If my relationship with God is strained or even broken today there’s a remedy. When, like the Prodigal Son, I come to my senses, rise, and return to my Father I find that he’s been waiting for me all along. What a relief it is to know that the Lord doesn’t hold a grudge against me. Rather, he patiently reaches out to me, calling me to himself. When Malachi states this spiritual fact of life to his congregation, someone asks for more information on this “returning” business. Exactly how do they do that? The prophet has an answer ready. A sure sign that a person’s returning to God is honest repentance on their part. In Jesus’ parable, the Prodigal is honest with himself and with his father. He’s messed up and he wants to make things right. He knows he doesn’t deserve re-admittance into his father’s household as a son, so he’ll take what he can get. That, my friend, is honesty. In this passage, Malachi points out that they’ve been dishonest with God in the stewardship of their possessions. He tells them that, for them, honesty with God means admitting their failure in this matter. This business of bringing sick and blind animals for sacrifice has to be stopped, confessed, and made right. Their practice of shortchanging God with their tithes has to end and be corrected. That’s what repentance is all about: confession and change. Through his prophet, the Lord says, “If you’ll return to me in repentance, I’ll return to you and bless your life in wonderful ways.” When a nation as a whole makes things right with God, Malachi says, it’ll be voted “Happiest Nation” and be known as a “country of grace.” That’s a good place to live.
Take Away: A sure sign that a person’s returning to God is honest repentance on their part.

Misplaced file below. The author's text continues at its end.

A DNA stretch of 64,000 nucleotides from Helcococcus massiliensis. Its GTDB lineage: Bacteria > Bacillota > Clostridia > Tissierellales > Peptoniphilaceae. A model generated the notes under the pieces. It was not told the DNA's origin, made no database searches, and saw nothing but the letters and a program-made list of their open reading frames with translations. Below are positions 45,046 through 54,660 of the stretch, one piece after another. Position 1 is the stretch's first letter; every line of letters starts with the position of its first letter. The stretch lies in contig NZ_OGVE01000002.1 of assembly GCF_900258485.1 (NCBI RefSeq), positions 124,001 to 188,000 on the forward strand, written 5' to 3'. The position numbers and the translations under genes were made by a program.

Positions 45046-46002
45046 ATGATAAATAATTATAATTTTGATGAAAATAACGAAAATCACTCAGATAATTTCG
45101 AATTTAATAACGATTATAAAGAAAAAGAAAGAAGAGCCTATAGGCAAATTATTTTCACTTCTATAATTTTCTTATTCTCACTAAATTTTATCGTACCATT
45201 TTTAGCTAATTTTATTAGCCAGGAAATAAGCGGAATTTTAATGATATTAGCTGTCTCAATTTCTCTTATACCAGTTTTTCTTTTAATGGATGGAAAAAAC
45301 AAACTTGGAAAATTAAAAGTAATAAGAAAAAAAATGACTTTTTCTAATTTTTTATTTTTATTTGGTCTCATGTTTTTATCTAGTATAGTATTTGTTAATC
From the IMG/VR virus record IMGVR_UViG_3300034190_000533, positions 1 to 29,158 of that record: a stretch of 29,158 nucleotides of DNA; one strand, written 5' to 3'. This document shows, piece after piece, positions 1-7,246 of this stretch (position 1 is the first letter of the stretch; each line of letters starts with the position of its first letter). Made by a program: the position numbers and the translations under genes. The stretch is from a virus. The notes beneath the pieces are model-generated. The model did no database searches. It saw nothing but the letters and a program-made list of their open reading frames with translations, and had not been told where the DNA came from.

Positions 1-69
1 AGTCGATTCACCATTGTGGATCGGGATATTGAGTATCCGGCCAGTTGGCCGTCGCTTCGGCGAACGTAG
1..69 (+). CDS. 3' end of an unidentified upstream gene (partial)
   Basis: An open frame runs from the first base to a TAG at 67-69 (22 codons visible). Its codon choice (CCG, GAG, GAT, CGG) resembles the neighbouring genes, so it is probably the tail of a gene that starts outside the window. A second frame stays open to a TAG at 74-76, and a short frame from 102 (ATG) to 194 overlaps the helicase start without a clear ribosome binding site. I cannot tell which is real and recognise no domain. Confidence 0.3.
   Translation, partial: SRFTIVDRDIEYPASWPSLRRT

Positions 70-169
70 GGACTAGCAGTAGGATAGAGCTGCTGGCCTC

There’s a great day coming
Zechariah 12: I’ll pour a spirit of grace and prayer over them.
The prophet with a name similar to Zechariah is best known for his “Judgment Day” sermons. Zephaniah’s three chapters focus on that topic. Now Zechariah turns his prophetic gaze to “that day” (which is paraphrased in the Message “the Big Day”). Jerusalem, that city of peace, is going to be ground zero for a battle to end all battles. When it appears there’s no hope, God will take over its defense. He’ll not only destroy the attackers, but he’ll move on the hearts of his people, pouring a “spirit of grace and prayer” over them. In a moment of clarity, they’ll realize their Messiah came centuries earlier. They’ll weep as they realize that they rejected him. They’ll mourn as they remember how his life was taken, a spear thrust to the side being the final act of violence done to his body. This national act of repentance will result in God’s “washing away their sins.” As history winds down Israel will be restored as God’s chosen people. We Christians, according to the New Testament, have a place in all this. Paul says we’re like a branch from a wild olive tree that is grafted into the cultured one that has been lovingly cared for by the husbandman. Because of that, I have a stake in this promise and like Zechariah and Zephaniah I anticipate “the Big Day” promised in this passage.
Take Away: There’s a Great Day coming, a Great Day coming by and bye.